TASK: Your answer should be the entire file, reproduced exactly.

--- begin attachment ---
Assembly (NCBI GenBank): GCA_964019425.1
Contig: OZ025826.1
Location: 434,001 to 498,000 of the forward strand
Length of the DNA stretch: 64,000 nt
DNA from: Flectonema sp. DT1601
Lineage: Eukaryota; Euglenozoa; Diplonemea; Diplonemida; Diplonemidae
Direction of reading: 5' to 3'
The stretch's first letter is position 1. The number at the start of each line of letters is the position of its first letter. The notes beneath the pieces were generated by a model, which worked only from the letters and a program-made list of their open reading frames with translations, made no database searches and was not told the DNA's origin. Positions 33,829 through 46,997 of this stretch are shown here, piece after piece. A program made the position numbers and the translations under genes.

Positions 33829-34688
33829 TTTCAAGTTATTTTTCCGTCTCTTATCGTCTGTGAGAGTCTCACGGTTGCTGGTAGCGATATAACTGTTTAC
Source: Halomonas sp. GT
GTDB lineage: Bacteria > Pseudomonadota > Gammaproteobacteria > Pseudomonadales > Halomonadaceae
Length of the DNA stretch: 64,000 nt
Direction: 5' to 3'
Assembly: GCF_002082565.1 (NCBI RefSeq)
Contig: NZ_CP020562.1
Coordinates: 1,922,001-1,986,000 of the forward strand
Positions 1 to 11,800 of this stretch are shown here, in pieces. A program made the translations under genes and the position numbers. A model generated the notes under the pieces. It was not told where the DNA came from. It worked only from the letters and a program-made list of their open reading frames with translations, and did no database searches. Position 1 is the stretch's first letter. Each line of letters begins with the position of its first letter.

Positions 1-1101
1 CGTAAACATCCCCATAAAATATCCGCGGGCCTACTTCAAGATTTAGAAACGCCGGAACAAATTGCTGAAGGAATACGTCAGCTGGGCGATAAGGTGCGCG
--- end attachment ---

Assembly (NCBI GenBank): GCA_964019425.1
Contig: OZ025826.1
Location: 434,001 to 498,000 of the forward strand
Length of the DNA stretch: 64,000 nt
DNA from: Flectonema sp. DT1601
Lineage: Eukaryota; Euglenozoa; Diplonemea; Diplonemida; Diplonemidae
Direction of reading: 5' to 3'
The stretch's first letter is position 1. The number at the start of each line of letters is the position of its first letter. The notes beneath the pieces were generated by a model, which worked only from the letters and a program-made list of their open reading frames with translations, made no database searches and was not told the DNA's origin. Positions 33,829 through 46,997 of this stretch are shown here, piece after piece. A program made the position numbers and the translations under genes.

Positions 33829-34688
33829 TTTCAAGTTATTTTTCCGTCTCTTATCGTCTGTGAGAGTCTCACGGTTGCTGGTAGCGATATAACTGTTTAC
Source: Halomonas sp. GT
GTDB lineage: Bacteria > Pseudomonadota > Gammaproteobacteria > Pseudomonadales > Halomonadaceae
Length of the DNA stretch: 64,000 nt
Direction: 5' to 3'
Assembly: GCF_002082565.1 (NCBI RefSeq)
Contig: NZ_CP020562.1
Coordinates: 1,922,001-1,986,000 of the forward strand
Positions 1 to 11,800 of this stretch are shown here, in pieces. A program made the translations under genes and the position numbers. A model generated the notes under the pieces. It was not told where the DNA came from. It worked only from the letters and a program-made list of their open reading frames with translations, and did no database searches. Position 1 is the stretch's first letter. Each line of letters begins with the position of its first letter.

Positions 1-1101
1 CGTAAACATCCCCATAAAATATCCGCGGGCCTACTTCAAGATTTAGAAACGCCGGAACAAATTGCTGAAGGAATACGTCAGCTGGGCGATAAGGTGCGCG